Transatlantic Exchange: Visiting NWACC’s Trail Technician Program

25 April 2024

Transatlantic Exchange: Visiting NWACC’s Trail Technician Program

DIRTT Goes Stateside to Strengthen Trail Builder Training in a Global Perspective

We were thrilled to learn about the new Trail Technician Program at NorthWest Arkansas Community College (NWACC), supported by an $8 million USD investment from the Walton Family Charitable Support Foundation. It was evident that NWACC harbored significant ambitions and a robust belief in the importance of formal training and skills recognition for trail builders.

As an open-source initiative, DIRTT has openly shared all its resources and insights with NWACC, maintaining regular updates since January 2023. Our goal has been to learn from and exchange knowledge on trail builder education development. Most importantly, we aim to align competencies and job profiles in a transatlantic context. Recently, we seized the opportunity to visit our colleagues at NWACC, explore their facilities, discuss transatlantic integration, and—last but not least—review some of the most innovative trail building projects underway globally.

 

 

 


Bentonville – A Mountain Bike Wonderland

To fully appreciate the ambitious initiative at NWACC, one must consider the ongoing development in Bentonville and the broader NorthWest Arkansas area, self-proclaimed “Mountain Bike Capital of the World.” Home to Walmart’s headquarters, Bentonville was once not considered an attractive place to live unless one was “doing their time in the trenches,” as Walmart management often puts it. This perception has changed dramatically since mountain bike trails became the primary driver for revitalizing Bentonville and the surrounding area. Billions of USD have since been invested in transforming the region into a mountain bike Shangri-La. Trails now weave through peri-urban and backcountry zones and integrate into city centers, allowing riders to begin their adventure directly from the downtown square. Despite its modest elevation, the area compensates with clever use of terrain and trail building techniques. The region buzzes with mountain bikers of all ages and skill levels, making it a desirable place to live in the northwest corner of Arkansas.

These substantial investments have also positioned Bentonville as a hub for some of North America’s largest trail building companies, including Rock Solid Trail Construction, Progressive Trail Design, and Rogue Trails. The presence of these industry leaders has created a strong demand for skilled trail builders, catalyzing the launch of the Trail Technician Program at NWACC.

 

 

 

 

DIRTT Syllabus at NWACC

The new Trail Technician study at NWACC is scheduled to begin later this fall. The qualification level of the education corresponds to levels 4 and 5 of the European Qualification Framework (EQF), aligning with the competence levels DIRTT currently addresses. Students can choose from four different certificates: Trail Technician, Trail Management, Trail Construction and Management (a combination of the previous two), or Trails and Community Development, with programs varying from one to two semesters.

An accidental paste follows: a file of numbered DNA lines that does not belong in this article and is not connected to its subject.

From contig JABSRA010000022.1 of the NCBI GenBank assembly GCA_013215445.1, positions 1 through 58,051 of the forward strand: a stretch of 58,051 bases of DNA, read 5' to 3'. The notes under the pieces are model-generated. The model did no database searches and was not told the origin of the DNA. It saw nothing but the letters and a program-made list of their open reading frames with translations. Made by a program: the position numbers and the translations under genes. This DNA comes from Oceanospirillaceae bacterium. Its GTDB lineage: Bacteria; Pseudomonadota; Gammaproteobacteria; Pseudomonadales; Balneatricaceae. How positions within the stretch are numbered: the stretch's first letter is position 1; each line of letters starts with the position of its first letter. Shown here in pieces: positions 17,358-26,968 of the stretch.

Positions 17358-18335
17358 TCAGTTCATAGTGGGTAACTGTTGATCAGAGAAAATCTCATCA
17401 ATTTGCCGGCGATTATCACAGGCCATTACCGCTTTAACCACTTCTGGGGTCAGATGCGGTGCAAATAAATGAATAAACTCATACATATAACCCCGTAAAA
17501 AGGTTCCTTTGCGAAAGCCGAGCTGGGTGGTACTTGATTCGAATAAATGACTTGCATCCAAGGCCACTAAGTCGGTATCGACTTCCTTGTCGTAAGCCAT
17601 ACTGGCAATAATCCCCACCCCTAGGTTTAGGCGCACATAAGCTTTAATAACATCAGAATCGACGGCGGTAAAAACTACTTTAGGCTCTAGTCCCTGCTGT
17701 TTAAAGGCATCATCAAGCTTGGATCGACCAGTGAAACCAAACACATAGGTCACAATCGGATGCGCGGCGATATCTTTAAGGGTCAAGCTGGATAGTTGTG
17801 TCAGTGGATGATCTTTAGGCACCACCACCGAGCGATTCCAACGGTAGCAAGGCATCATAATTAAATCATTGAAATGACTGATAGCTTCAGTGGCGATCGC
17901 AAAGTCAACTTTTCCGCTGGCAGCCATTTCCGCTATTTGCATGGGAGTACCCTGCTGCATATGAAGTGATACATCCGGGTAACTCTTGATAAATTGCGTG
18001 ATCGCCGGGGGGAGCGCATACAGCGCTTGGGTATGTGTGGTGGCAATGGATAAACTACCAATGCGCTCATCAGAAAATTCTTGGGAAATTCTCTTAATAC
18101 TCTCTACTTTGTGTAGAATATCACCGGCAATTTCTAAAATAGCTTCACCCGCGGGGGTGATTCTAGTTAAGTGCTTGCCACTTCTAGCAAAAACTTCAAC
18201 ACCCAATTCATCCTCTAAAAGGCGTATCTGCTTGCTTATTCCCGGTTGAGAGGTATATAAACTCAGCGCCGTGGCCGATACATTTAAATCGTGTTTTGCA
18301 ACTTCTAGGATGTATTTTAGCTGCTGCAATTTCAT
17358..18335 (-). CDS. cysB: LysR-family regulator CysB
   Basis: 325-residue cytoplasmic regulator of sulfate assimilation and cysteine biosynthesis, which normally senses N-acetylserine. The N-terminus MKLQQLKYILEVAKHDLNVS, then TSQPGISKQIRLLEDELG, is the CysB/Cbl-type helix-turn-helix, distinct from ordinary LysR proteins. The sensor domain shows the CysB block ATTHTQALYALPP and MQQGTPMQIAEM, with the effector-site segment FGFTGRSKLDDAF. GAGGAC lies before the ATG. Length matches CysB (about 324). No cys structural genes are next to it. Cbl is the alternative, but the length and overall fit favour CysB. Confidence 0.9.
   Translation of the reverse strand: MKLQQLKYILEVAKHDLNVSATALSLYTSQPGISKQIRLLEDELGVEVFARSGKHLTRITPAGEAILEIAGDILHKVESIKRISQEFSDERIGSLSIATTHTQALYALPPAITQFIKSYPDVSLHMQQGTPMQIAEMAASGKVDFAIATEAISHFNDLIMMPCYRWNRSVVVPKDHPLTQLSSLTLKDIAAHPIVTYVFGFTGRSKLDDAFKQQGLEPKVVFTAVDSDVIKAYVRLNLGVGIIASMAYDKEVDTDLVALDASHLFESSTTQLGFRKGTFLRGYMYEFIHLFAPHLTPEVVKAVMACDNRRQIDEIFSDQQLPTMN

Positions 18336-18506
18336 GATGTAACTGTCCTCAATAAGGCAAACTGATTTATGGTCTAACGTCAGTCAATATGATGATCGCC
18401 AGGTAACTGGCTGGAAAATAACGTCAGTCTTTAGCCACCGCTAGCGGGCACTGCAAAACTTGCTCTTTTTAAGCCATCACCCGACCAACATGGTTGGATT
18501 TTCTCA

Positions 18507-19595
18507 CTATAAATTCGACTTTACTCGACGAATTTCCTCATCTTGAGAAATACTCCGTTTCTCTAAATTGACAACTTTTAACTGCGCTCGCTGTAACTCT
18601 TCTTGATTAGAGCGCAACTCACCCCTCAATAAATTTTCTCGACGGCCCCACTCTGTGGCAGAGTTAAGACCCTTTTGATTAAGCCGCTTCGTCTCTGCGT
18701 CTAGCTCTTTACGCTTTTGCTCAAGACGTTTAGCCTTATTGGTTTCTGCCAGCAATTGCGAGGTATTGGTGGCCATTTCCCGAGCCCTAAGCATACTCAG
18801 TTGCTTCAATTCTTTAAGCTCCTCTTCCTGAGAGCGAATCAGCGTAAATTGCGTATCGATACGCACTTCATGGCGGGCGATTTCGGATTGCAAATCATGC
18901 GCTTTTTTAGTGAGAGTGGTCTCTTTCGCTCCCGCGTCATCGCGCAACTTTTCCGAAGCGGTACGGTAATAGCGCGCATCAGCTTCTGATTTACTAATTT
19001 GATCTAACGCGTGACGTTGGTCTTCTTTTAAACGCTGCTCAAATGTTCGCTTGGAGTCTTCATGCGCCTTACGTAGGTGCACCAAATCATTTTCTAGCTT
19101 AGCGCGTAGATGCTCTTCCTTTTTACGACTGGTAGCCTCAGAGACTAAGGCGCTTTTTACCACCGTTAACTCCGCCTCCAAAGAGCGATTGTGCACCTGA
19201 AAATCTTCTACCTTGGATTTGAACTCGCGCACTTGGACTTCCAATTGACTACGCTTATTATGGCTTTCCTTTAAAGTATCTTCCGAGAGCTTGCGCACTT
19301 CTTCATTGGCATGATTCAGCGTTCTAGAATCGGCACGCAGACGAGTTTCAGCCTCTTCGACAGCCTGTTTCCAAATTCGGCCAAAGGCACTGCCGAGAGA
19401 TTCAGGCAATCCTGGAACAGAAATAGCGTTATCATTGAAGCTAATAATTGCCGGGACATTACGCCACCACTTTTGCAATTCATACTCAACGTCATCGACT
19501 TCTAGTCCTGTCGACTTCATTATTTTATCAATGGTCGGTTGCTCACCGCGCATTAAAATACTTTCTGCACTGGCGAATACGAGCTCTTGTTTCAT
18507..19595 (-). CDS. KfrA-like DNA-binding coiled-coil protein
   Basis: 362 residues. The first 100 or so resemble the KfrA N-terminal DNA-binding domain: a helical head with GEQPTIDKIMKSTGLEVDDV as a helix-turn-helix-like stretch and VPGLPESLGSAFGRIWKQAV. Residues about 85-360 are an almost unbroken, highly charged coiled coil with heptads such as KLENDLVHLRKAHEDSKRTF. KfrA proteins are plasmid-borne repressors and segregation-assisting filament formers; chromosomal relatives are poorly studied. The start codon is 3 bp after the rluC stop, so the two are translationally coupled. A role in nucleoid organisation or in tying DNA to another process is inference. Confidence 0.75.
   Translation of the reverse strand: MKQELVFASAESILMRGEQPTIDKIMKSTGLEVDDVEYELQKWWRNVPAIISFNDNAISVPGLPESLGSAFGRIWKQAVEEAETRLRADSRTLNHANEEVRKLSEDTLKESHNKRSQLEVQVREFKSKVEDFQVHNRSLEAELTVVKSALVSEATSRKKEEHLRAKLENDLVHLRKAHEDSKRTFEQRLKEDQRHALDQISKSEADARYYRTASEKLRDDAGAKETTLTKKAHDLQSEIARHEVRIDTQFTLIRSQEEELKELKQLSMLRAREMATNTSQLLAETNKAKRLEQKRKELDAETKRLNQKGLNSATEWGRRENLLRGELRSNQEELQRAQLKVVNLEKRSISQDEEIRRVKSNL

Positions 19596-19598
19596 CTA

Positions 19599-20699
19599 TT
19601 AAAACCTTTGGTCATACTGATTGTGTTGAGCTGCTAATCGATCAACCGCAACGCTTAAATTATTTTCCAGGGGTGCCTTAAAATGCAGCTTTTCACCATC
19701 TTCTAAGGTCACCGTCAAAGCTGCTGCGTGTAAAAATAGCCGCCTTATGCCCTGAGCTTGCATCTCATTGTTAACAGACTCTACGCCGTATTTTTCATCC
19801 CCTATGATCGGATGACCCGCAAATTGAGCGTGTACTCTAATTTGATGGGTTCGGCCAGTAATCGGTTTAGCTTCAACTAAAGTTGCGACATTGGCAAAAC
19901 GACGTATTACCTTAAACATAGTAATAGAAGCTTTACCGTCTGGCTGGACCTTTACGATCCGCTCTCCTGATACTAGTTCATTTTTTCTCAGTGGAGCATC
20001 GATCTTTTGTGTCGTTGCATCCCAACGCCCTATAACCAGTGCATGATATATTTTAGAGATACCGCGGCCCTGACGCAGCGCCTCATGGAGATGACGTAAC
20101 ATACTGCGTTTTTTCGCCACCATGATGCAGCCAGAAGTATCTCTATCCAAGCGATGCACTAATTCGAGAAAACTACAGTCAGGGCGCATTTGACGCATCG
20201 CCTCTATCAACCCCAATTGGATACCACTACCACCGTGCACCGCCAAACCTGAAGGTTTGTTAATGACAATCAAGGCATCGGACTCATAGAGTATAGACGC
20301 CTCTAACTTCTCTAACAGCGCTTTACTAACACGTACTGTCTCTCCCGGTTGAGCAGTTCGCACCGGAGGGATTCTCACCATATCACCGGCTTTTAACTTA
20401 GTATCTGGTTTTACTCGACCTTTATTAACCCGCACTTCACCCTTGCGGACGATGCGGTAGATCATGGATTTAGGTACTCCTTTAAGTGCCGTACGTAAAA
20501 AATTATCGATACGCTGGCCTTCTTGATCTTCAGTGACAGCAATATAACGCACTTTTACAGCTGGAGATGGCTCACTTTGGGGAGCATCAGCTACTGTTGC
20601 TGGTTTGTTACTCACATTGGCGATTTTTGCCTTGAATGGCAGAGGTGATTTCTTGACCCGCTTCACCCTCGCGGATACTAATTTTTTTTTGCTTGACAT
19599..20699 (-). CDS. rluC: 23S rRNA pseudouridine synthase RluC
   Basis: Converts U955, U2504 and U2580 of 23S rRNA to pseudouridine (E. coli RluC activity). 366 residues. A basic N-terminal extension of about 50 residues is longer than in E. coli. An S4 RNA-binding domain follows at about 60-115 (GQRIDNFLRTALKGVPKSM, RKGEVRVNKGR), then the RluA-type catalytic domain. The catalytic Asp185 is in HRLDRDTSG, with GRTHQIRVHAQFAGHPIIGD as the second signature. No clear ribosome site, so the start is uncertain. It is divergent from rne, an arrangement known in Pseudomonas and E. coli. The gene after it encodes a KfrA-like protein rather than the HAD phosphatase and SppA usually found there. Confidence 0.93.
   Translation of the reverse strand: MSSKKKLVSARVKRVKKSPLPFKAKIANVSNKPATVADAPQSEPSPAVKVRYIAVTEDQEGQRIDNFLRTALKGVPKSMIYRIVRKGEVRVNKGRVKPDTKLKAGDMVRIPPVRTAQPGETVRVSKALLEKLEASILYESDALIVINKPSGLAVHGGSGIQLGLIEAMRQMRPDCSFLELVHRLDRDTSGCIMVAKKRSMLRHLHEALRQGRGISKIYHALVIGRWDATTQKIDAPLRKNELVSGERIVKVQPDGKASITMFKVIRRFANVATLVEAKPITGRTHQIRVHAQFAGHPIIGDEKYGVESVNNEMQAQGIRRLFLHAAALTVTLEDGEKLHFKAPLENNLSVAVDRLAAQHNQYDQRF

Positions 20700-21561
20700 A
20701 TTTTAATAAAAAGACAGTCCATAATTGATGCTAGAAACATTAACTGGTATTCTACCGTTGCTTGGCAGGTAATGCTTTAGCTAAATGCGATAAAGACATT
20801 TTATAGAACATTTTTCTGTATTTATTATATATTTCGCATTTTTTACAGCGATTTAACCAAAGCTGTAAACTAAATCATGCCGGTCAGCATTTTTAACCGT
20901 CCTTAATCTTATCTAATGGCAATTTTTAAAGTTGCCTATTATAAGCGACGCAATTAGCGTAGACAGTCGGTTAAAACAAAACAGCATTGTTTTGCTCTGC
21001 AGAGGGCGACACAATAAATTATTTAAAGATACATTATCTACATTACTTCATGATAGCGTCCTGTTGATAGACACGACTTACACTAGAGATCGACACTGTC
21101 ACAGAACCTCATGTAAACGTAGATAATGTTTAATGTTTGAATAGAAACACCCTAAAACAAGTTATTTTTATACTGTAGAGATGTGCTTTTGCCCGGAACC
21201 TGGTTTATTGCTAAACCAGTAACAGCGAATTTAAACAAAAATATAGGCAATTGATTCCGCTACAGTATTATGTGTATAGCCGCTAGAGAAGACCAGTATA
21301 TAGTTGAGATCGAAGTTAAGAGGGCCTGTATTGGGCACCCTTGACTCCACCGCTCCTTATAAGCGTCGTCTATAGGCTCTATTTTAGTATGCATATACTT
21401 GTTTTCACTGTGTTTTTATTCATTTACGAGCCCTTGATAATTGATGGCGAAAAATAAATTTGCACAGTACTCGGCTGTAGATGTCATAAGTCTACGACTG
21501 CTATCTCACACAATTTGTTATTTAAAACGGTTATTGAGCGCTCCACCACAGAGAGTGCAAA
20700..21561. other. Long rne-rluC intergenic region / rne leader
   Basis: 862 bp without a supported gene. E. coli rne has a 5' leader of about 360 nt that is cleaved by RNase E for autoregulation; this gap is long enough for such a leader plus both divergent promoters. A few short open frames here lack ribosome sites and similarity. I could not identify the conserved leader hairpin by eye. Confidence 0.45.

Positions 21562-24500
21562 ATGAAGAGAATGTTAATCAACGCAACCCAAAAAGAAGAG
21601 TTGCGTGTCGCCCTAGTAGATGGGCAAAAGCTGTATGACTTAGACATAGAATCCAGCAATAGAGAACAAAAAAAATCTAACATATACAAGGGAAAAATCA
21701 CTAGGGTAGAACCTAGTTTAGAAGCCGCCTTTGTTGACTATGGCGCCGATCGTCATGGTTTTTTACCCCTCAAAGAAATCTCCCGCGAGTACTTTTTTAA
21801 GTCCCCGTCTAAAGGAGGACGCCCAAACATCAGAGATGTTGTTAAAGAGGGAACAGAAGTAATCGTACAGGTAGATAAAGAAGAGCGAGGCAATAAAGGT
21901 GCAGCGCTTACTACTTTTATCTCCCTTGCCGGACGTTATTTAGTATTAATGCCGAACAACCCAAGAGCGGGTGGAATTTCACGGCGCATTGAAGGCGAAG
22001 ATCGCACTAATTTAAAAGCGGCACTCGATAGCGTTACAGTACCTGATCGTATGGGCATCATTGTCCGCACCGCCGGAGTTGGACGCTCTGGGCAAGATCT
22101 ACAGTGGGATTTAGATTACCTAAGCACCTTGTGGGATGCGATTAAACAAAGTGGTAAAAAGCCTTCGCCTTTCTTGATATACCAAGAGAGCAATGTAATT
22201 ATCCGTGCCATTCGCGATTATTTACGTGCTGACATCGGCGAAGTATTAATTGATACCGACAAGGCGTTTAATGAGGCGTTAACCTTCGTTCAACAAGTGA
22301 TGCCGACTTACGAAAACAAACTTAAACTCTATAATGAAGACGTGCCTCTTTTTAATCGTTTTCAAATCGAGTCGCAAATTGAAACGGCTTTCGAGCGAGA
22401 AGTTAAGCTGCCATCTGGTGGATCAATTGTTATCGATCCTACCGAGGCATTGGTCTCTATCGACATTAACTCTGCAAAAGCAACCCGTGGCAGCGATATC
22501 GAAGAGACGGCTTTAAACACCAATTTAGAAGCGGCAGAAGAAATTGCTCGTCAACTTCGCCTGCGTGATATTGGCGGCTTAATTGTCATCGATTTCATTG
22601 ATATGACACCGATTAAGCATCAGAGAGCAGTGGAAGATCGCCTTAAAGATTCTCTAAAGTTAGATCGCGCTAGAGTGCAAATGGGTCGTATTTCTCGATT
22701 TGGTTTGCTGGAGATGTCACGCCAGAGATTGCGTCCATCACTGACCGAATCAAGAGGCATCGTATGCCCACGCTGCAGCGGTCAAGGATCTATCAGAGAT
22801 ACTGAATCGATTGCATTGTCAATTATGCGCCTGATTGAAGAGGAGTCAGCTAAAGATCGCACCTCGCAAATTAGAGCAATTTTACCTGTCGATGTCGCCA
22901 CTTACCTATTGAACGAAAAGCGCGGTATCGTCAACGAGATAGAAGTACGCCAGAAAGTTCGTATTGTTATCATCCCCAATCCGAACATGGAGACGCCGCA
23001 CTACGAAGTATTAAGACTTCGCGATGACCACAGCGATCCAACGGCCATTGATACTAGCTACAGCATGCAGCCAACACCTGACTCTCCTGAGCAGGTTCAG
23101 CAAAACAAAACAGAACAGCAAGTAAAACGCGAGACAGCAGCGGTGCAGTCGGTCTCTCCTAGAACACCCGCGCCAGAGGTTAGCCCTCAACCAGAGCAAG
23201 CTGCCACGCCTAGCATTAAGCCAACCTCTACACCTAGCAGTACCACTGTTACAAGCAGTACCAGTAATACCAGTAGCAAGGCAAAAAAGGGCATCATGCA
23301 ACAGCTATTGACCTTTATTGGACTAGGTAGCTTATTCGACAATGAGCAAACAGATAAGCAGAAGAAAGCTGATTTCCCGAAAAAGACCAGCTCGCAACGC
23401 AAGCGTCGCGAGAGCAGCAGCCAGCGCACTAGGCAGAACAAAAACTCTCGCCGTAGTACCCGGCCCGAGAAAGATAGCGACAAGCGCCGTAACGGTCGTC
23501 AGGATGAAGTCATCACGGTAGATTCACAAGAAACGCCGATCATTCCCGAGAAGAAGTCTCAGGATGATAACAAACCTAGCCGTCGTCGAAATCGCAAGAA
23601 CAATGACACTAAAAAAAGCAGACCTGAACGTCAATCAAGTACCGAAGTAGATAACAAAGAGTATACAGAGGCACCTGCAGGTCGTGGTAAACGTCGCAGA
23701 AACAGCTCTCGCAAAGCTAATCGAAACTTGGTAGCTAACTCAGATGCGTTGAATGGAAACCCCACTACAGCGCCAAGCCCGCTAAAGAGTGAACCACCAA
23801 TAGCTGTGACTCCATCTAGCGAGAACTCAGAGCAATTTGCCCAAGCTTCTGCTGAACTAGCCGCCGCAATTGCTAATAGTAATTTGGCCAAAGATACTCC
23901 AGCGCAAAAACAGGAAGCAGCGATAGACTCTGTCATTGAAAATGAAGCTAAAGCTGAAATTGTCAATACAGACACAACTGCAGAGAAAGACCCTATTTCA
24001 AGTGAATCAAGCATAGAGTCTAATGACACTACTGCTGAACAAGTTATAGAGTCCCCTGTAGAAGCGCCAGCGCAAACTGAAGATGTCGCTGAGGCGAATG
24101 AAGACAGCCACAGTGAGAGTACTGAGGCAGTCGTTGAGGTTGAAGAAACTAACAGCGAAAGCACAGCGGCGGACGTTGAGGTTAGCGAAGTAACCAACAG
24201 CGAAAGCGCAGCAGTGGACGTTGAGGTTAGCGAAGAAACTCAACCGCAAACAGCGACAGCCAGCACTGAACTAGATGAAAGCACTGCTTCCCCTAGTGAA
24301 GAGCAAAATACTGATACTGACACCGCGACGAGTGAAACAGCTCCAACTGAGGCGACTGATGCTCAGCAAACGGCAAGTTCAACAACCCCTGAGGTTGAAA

We are extremely pleased that our DIRTT EQF Level 5 syllabus is now integrated into the Trail Management certificate, ensuring that learning outcomes are synchronized across the Atlantic. During our five-day visit at NWACC, we scoped out further opportunities for competency integration, such as with our European EQF Level 4 Trail Technician syllabus, which is currently under development.

We also conducted a pilot test of the forthcoming NOCTI trail technician accreditation test—a 140-question multiple-choice test developed in collaboration with the Professional TrailBuilders Association (PTBA), American Trails, and other leading industry professionals. This test aims to evaluate the knowledge needed for the technical aspects of planning, building, and maintaining mountain biking trails. We believe this test framework can be a valuable resource in preparing candidates for future European trail builder certification, e.g. by e-learning modules preparing for competency assessment.

 

 

 

 

 

Why is Integration Important?

Trail building is rapidly expanding globally, yet it remains a nascent industry lacking formal training, education, and skills certification structures. Through initiatives like DIRTT and the NWACC Trail Technician program, these frameworks are beginning to emerge. While there are regional and national differences—in Europe and other continents alike—the principles of good trail building practice are largely consistent worldwide. We believe the international trail building community must cooperate to legitimize and elevate trail building as a recognized profession and craft, which will result in better, more inclusive, and sustainable trails. By working internationally, we also promote greater mobility, contributing to improved knowledge flow and lifelong learning in the sector.

We want to thank NWACC, the Walton Family Charitable Support Foundation, Runway Group, and Visit Bentonville for facilitating and sponsoring our visit. Special thanks to Professor Megan Bolinder and her incredible staff, as well as Gary Vernon at Runway.